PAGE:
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The Hunky-Dory didn’t travel to as many places from Christmas 1998 to Christmas 1990. The weather ran the gamut from dead calm to hurricane, we met a lot of people, learned a lot of things. In all it was a memorable year. Here are some quick notes about the places we stayed and the things we did there:
Christmas potluck and activities at the yacht club with about 15 other yachts. Joan learned basket weaving; Bob began learning "C" computer language. In February, Hurricane Ofa hit Samoa, devastating the island but leaving the yachts in the harbor virtually untouched. Bob designed a rain catcher guttering around the cabin top to assure a safe water supply. Joan’s 7th graders performed a melodrama that she wrote. Two ships were visited: A Russian research ship and a ship from Greenpeace, the new Rainbow Warrior.
A wonderland of safe anchorage's, scenic reefs and natural caves, fantastic shelling for collecting and foraging for meals. Several boats got together for a picnic an a beach complete with bonfire. At the Tongan feast we tried local foods cooked in underground ovens and watched native dances. A Tongan family took us to an uninhabited island and prepared a special feast for us. Dengue fever knocked us both out of commission for about two weeks. We were invited to a kava party yo sample the Polynesian drink firsthand.
Repair stop. We left with a new mizzen mast, a main boom, awnings, another solar panel, and repaired dinghy. We visited Fijians, learned how to formally present kava to local chiefs when visiting islands, swam in natural pools beside waterfalls at a lovely park, and took advantage of fresh produce and seafood at the huge Suva market. We sailed to another island in the group and took part in a pig roast at one of the resorts that almost caters to yachties.
Fought our way against strong head seas and winds and squalls with sails and engine to within five miles of entrance to lagoon and then aborted landing due to unsettled weather. As soon as we tacked away, a strong storm system hit us with gale-force winds. Not a good time to be in a low atoll. The storm blew us almost 200 miles east of the island before it blew itself out -- a Northwest Monsoon. Decided to head for Tarawa, our next planned stop. (We later learned that this storm was a hurricane that sank every yacht in the harbor that we left from a week earlier. We don’t listen to weather reports because the Hunky-Dory does not have the speed to take precautionary action. Also, understanding them is an art.)
Passed endless schools of jumping fish, but none bit our hooks (EVER, on the entire passage). Helicopters from fishing boats just over the horizon buzzed us while searching for fish. Squalls and calms, head seas, head winds and a one know counter current thwarted our progress. Landing was again aborted, within sight of the atoll after tacking and motoring and beating our way against growing seas and increasing winds. Then we were hit by another gale, another monsoon. Again we made the right choice. We decided our next planned stop was the best yet -- Kosrae, a nice, high island with a protected anchorage. No more atolls for a while. (We later learned that this storm was a hurricane that did severe damage in Guam.)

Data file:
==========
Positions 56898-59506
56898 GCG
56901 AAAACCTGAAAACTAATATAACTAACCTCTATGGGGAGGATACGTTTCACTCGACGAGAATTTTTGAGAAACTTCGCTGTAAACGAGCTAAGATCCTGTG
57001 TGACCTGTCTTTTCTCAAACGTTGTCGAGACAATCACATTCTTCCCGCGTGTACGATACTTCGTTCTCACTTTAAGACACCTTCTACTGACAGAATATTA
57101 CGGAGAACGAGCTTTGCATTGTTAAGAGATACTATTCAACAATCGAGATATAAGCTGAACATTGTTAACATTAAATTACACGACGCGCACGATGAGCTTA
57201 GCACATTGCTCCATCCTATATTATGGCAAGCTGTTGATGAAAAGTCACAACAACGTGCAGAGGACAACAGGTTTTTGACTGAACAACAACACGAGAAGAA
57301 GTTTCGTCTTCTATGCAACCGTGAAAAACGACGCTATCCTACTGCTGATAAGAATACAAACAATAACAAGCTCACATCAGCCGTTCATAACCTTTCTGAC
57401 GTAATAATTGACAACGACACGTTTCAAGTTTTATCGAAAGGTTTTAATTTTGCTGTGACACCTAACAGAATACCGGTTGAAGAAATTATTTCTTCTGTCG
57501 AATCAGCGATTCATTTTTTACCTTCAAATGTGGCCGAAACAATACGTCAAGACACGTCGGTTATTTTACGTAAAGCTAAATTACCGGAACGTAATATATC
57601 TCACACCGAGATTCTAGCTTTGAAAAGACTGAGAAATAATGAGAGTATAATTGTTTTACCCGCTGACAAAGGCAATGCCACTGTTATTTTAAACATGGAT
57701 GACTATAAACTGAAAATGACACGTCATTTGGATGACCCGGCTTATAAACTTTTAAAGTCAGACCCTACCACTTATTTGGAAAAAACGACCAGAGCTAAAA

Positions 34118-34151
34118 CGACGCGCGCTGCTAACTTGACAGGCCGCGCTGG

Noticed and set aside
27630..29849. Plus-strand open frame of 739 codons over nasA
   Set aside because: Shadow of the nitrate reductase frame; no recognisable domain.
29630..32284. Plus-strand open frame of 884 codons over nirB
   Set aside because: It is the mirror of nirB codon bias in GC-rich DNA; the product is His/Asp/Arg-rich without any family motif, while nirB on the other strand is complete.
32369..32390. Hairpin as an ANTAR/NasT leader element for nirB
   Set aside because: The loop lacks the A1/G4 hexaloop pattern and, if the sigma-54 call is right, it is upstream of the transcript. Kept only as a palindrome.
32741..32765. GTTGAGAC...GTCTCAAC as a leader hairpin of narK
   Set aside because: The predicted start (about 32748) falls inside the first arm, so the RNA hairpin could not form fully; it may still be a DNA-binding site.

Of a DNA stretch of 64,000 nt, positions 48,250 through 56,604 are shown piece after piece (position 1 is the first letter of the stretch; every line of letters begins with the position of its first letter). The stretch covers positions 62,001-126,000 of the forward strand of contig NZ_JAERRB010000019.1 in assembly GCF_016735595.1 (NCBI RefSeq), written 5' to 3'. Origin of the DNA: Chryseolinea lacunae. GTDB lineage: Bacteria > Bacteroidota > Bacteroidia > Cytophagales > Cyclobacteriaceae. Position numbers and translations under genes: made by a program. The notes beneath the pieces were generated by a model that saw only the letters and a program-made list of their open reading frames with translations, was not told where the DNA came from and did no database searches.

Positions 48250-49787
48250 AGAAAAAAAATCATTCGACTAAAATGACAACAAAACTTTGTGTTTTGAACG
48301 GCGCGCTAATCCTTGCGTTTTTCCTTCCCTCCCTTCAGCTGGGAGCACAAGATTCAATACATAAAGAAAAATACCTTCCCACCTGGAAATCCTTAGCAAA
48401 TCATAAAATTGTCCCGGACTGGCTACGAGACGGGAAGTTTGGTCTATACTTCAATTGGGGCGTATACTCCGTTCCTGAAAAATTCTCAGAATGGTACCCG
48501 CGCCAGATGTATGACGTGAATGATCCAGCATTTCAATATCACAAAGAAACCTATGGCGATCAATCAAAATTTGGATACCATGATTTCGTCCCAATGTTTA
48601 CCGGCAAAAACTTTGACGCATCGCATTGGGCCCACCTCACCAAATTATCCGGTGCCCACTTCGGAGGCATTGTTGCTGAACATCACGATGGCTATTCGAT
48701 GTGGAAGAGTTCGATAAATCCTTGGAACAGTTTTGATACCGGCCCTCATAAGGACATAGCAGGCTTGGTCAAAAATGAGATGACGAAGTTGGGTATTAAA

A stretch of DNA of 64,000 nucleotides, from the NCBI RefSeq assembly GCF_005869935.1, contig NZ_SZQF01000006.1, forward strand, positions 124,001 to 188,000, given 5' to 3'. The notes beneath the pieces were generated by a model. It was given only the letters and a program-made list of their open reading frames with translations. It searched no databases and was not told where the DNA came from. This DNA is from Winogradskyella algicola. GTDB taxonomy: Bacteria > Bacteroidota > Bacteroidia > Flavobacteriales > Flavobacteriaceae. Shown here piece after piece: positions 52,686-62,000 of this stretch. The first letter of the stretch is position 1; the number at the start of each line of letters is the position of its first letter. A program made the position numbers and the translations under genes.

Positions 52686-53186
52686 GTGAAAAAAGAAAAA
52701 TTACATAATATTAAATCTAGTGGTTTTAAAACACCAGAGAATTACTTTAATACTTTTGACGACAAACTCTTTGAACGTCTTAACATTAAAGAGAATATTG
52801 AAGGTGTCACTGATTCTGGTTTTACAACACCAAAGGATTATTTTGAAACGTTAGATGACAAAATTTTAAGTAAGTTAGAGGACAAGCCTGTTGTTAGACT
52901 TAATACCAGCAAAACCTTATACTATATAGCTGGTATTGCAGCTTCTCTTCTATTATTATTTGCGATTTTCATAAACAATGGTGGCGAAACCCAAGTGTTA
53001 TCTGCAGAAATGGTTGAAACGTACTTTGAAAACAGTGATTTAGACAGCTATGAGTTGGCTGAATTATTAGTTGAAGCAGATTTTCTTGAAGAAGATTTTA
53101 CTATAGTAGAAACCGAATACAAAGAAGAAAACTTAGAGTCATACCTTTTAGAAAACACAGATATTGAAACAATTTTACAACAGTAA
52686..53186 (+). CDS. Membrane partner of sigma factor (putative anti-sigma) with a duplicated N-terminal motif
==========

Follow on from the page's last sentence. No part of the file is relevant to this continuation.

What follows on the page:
After 41 days at sea, our second longest passage since the 45-day voyage from Panama to the Marquesses last year.
Tarawa to Kosrae, trade winds almost all the time putting us on a reach or downwind with following seas. Some squalls with gentle winds and a lot of rain. Porpoises paced us almost every day and seabirds spent the nights on our cabin top or mizzen boom. This is what sailing is all about!
Although we missed Christmas by one day, we’;; do our celebrating on New Year’s Day instead. We also got here after all the Christmas cards on the island had been sold. Sorry about that folks!
Kosrae (pronounced like "kosher RYE", but forget the "er" -- is this any kind of name for an island that is 100% Christian?!) is small and lush, located five degrees north of the equator and with peaks rising to 200 feet. The people more Oriental in features and language that the Polynesians, are helpful and friendly and speak English. The stores have little to offer but we over provisioned in Pago and Suva so we won’t starve. Kosrae gets 200 inches of rain a year so we can collect rain and won’t have to worry about using island water, which usually suspect in small places like this. Just beyond the town is an archaeological site, the Lela ruins of the royal city that operated until the 14th century A.D. There are old Japanese tunnels and fortifications all over the island, a natural pool in the reef, water falls and a cave filled with birds. The harbor is protected, clean, and uncrowded (only one other yacht here, the Swedish yacht Utopie, and Lard said only five or six yachts have come in during the six weeks he’s been at anchor).
We can finally relax. We plan to stay about a month before sailing the 300 miles to Pohnpei (pronounced "Pawn-a-pay"), the administrative center of the Federated States of Micronesia, then on to Truk (which we always pronounced "truck" but should be "trook"), and finally Guam where we’d like to stay a while and work.
We’ll close on a happy note, actually an etymology lesson into the origin of the Kosraean word "ahset." It comes from the whalers who, during the last century, used the island for provisioning and other "pleasures," and expressed their dissatisfaction with such classics as "Ah, shit!" The islanders have since used "shset" to mean "foreigner."
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